Sales Managers success requirements are tough
Stop managing, start leading. Sales managers beware. No one wants a manager, but everyone wants a leader. If you think about it, there are great world leaders, but no great world managers.
There is one universal misconception among every bad sales manager they all think they’re doing a great job! There are thousands of sales managers (and bosses) who do a great job and unfortunately, at least an equal amount who don’t.
Many sales managers have risen through the ranks by superior sales performance and are made managers without any (or minimal) training. Most of these “managers” will fail their company twice. Once because they are unprepared for the job, and once because they have left their former position of superstar salesperson creating a sales volume void.
There are seven areas of expertise a manager must possess to perform successfully. How many does your sales manager perform to perfection?
- Administrating Setting policy, dealing with reports, making sure the flow of paper (from orders into commissions out) is error-free, and coordinating the selling, delivering, and servicing process.
- Recruiting Going out to find (and solicit) people who may be qualified to sell for the company.
- Hiring Determining by questions, responses, and gut feeling, who is a great candidate for, and most likely to succeed at a sales position. When a person is selected, an integral part of the hiring process is to fully explain all expectations of the job. To set and agree upon sales goals (a nicer word for quotas). And to get and give commitments to specific performance. The best way to do this is to draft a commitment document that has listed what the company will do and what the salesperson will do. Be specific as to sales goals to be met. Have both parties sign the document. It should be reviewed in every performance evaluation.
- Training If you want to win, win, win, you better train, train, train. Sales managers should lead weekly training meetings, do on the job training with the staff, attend every seminar possible, listen to sales and management tapes in the car every day, and read six books a year on management, sales, and attitude.
- Motivating If you want success, you must create an atmosphere in which success can occur. This means a continuous (every minute) positive attitude and atmosphere must exist. It means recognizing and rewarding great performance. Managers create this atmosphere. What kind of atmosphere, recognition, and attitude comes from your manager? If the atmosphere is lacking, or if a manager is using his or her ounce of power to show “who is boss,” I guarantee three things will happen.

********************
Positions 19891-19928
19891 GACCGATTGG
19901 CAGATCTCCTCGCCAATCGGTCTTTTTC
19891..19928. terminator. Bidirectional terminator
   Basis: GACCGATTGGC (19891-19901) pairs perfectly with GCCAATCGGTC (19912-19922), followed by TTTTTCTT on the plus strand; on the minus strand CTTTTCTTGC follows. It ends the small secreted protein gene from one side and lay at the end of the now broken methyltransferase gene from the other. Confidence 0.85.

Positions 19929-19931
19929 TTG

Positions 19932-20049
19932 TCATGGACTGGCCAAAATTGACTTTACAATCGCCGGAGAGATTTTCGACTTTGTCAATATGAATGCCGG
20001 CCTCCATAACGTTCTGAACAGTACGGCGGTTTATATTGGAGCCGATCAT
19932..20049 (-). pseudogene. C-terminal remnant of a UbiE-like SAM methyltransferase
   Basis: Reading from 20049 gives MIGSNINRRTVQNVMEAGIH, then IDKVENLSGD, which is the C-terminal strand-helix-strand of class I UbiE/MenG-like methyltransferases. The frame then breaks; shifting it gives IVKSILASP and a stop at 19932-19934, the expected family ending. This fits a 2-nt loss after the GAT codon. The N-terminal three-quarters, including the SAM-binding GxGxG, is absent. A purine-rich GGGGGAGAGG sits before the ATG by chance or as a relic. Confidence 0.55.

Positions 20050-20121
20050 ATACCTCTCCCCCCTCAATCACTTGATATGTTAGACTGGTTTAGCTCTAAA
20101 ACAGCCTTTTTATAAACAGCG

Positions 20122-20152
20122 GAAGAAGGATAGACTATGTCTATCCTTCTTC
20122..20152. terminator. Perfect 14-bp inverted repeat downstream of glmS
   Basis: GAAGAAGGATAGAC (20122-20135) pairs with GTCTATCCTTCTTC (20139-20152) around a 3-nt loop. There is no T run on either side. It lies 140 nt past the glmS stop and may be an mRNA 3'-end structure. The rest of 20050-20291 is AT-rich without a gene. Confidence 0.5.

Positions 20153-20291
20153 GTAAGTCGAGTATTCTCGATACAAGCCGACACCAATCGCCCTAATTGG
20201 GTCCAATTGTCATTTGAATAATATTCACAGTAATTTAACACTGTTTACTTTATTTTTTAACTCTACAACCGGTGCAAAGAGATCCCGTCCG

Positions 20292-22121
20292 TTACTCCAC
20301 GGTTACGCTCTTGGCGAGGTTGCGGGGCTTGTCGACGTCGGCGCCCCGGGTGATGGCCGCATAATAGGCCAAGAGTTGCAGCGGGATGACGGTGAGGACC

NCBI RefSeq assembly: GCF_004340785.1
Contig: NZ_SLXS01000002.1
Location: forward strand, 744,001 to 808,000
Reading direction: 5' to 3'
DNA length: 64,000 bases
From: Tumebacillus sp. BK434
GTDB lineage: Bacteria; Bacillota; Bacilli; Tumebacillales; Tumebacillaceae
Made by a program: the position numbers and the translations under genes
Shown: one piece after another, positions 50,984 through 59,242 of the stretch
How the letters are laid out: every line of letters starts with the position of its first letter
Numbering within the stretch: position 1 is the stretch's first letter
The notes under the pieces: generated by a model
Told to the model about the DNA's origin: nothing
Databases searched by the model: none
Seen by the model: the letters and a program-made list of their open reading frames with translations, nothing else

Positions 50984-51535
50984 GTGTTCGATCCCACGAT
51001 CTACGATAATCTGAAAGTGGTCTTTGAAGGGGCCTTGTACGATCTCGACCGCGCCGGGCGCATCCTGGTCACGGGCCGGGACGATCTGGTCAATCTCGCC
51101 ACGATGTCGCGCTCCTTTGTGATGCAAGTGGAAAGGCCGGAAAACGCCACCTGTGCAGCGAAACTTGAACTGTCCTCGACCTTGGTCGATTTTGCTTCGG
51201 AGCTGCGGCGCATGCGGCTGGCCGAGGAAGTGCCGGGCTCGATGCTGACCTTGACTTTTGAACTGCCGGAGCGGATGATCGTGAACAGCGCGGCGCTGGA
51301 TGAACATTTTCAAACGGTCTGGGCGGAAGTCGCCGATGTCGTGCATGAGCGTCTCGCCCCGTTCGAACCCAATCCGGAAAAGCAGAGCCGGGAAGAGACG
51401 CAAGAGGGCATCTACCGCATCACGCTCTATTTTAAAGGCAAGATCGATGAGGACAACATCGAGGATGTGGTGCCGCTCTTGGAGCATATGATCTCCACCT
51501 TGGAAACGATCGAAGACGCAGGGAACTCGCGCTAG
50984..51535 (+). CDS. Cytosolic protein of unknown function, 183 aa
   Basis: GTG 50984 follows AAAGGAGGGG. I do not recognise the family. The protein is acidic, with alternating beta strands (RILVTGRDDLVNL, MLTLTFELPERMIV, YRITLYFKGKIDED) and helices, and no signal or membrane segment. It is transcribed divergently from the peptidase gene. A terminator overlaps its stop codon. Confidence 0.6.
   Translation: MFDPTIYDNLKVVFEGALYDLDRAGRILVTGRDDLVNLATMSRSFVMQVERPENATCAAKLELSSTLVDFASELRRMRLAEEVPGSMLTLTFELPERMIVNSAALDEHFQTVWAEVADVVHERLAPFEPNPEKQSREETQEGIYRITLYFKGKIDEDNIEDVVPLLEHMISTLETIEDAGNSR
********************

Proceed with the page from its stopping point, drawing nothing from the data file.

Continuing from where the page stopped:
1. There will be a high turnover of salespeople.
2. The manager will blame everyone else but themselves.
3. The manager will eventually get the deserved “ax” after doing thousands of dollars in damage.
Interestingly it’s not the manager’s fault. It’s the fault the company president for not providing adequate training, or not selecting the right person for the job or both.
- Selling Managers (and trainers) who don’t sell every day lose touch with reality. How can you lead your sales force if you don’t know what the customer needs? There should be a regular pattern of selling both with reps and alone in a leadership position. The rule is simple If you aren’t selling, you can’t lead.
- Leading by example This applies to all aspects of the six areas above. Don’t tell someone to do something. Show someone how to do something and provide the support and training to get it done. As a manager you want your sales team to succeed. The best way to do this is to lead the way. Remember, it’s not up to them to succeed, it’s up to you to provide the atmosphere, encouragement, tools, and training so that success can occur.
Tom Hopkins gives a great seminar on sales management. When he was asked to join a management team after an incredibly successful stint as a salesperson, he said yes on one condition. He wanted six months of intensive, hands-on management training before he accepted the position. That is how he succeeded.
How many months (weeks, days, OK hours) of management and leadership training has your manager had? The unfortunate answer for most is: not enough.
Stop managing, start leading. If you think about it, there are great world leaders, but no great world managers.
Jeffrey Gitomer is the author of twelve best-selling books including The Sales Bible, The Little Red Book of Selling, and The Little Gold Book of Yes! Attitude. His real-world ideas and content are also available as online courses at www.GitomerLearningAcademy.com. For information about training and seminars visit www.Gitomer.com or email Jeffrey at firstname.lastname@example.org or call him at 704 333-1112.